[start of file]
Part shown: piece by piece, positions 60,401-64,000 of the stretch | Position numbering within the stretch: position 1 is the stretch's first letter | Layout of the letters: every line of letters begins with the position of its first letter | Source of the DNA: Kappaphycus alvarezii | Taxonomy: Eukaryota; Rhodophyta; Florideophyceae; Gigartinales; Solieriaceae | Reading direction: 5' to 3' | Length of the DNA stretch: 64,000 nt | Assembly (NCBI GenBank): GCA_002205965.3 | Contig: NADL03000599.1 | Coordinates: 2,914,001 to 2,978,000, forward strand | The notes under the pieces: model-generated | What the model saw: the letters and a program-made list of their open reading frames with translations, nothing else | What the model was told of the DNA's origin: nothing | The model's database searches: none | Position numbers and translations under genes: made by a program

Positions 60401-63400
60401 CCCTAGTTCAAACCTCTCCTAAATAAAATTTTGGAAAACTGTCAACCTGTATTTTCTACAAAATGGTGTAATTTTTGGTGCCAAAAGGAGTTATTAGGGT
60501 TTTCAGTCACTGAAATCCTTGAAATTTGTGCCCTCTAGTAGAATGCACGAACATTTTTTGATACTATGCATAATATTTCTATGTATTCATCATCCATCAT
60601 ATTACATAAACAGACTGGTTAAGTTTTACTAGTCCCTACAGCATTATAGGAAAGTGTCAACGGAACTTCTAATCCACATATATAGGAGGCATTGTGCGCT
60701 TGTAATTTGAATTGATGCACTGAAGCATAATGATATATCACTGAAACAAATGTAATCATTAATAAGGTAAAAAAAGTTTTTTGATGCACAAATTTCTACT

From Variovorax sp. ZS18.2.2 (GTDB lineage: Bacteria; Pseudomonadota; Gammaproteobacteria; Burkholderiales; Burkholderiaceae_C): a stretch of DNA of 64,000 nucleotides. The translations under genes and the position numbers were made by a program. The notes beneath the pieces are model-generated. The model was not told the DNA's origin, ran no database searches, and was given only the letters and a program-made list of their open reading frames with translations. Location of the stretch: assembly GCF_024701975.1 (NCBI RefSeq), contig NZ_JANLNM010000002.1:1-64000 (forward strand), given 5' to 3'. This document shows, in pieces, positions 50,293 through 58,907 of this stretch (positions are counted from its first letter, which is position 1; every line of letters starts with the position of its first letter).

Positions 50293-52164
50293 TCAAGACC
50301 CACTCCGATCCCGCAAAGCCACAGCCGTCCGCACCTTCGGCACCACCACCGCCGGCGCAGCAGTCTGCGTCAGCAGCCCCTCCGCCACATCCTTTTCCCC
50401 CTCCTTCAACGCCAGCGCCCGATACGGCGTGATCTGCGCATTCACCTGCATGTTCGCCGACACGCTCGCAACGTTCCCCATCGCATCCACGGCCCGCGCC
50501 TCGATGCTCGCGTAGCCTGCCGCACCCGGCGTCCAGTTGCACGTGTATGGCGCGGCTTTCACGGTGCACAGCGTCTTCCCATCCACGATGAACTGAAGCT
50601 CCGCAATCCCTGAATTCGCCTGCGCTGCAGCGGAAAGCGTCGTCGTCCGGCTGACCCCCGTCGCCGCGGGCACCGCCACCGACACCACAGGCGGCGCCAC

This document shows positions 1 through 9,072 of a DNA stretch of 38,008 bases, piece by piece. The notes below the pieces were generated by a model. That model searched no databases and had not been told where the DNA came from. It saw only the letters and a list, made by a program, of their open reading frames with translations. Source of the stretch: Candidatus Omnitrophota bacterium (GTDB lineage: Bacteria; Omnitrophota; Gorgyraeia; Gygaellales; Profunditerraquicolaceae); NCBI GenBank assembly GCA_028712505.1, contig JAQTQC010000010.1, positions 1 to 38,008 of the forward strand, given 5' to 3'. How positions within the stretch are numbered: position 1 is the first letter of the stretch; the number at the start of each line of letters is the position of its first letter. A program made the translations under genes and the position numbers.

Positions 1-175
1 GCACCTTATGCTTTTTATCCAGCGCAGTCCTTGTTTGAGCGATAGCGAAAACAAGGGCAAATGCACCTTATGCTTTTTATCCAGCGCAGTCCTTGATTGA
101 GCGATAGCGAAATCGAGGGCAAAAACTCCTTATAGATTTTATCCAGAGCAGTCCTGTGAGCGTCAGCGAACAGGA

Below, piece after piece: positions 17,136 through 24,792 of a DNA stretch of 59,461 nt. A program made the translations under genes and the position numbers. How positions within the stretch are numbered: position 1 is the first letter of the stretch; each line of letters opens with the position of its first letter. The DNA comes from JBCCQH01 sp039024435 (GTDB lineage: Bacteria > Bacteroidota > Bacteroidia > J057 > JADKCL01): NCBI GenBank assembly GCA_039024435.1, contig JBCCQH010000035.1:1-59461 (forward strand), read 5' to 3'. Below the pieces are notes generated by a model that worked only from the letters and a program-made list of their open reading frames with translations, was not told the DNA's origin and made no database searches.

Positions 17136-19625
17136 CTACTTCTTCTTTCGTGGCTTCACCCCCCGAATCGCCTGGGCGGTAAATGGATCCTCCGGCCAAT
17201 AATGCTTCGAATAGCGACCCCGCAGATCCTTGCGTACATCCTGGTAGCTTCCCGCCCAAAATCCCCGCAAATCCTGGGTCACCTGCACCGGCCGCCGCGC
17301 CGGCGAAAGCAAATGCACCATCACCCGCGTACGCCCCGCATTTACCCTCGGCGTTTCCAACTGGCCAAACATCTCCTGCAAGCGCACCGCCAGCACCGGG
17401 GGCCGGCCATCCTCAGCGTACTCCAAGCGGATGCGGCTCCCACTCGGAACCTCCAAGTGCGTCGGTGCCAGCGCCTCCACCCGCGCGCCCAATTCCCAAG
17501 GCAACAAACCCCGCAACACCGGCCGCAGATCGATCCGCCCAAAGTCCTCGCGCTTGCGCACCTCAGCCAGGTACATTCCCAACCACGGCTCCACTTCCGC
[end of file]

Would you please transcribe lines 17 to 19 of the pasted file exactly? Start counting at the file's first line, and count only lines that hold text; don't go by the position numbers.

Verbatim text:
101 GCGATAGCGAAATCGAGGGCAAAAACTCCTTATAGATTTTATCCAGAGCAGTCCTGTGAGCGTCAGCGAACAGGA

Below, piece after piece: positions 17,136 through 24,792 of a DNA stretch of 59,461 nt. A program made the translations under genes and the position numbers. How positions within the stretch are numbered: position 1 is the first letter of the stretch; each line of letters opens with the position of its first letter. The DNA comes from JBCCQH01 sp039024435 (GTDB lineage: Bacteria > Bacteroidota > Bacteroidia > J057 > JADKCL01): NCBI GenBank assembly GCA_039024435.1, contig JBCCQH010000035.1:1-59461 (forward strand), read 5' to 3'. Below the pieces are notes generated by a model that worked only from the letters and a program-made list of their open reading frames with translations, was not told the DNA's origin and made no database searches.

Positions 17136-19625